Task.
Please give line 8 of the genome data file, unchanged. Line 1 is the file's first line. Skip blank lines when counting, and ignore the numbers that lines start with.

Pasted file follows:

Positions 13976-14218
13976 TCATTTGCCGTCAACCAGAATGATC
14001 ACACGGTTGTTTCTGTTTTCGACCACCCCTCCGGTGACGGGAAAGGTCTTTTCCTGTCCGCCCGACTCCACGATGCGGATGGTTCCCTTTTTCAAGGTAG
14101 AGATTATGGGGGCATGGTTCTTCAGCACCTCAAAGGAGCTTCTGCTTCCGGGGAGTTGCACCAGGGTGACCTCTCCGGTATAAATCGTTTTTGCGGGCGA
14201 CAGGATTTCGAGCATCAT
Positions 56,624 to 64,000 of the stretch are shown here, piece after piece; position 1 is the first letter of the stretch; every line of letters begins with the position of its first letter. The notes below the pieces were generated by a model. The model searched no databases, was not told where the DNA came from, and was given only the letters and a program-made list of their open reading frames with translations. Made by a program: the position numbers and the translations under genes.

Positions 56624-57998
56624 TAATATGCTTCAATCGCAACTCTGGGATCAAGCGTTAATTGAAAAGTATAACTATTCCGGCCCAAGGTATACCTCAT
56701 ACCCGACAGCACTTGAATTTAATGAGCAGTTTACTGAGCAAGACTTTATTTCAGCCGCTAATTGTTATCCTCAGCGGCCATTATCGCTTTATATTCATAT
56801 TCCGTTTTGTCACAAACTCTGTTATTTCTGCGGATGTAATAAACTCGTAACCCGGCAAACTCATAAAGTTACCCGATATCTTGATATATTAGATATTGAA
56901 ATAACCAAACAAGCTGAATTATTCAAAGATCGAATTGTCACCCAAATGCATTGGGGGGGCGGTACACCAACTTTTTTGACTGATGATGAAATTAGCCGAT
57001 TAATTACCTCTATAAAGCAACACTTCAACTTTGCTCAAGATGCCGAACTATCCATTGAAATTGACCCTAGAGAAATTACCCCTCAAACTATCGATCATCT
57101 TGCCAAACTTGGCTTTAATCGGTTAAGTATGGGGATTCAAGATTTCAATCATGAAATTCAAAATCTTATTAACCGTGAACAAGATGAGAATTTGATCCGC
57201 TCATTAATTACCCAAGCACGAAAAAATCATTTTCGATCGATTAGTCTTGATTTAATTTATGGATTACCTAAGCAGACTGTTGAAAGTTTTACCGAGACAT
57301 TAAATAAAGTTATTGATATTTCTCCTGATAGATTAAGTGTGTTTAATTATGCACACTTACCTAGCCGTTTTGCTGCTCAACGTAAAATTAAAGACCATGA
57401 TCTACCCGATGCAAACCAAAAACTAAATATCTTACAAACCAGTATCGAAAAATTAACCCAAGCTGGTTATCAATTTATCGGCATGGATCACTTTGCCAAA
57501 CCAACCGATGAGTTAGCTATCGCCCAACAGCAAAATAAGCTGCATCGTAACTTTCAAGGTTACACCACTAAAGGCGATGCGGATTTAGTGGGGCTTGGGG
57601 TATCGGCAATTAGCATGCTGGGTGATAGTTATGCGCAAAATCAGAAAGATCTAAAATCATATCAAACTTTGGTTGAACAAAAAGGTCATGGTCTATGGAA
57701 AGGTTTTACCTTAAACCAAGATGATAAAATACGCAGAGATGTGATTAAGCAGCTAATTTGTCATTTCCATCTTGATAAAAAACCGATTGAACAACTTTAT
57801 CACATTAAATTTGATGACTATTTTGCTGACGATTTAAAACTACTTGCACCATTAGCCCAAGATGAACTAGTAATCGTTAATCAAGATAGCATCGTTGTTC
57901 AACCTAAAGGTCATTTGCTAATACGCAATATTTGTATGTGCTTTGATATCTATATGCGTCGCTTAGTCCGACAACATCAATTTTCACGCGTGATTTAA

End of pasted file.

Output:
56624 TAATATGCTTCAATCGCAACTCTGGGATCAAGCGTTAATTGAAAAGTATAACTATTCCGGCCCAAGGTATACCTCAT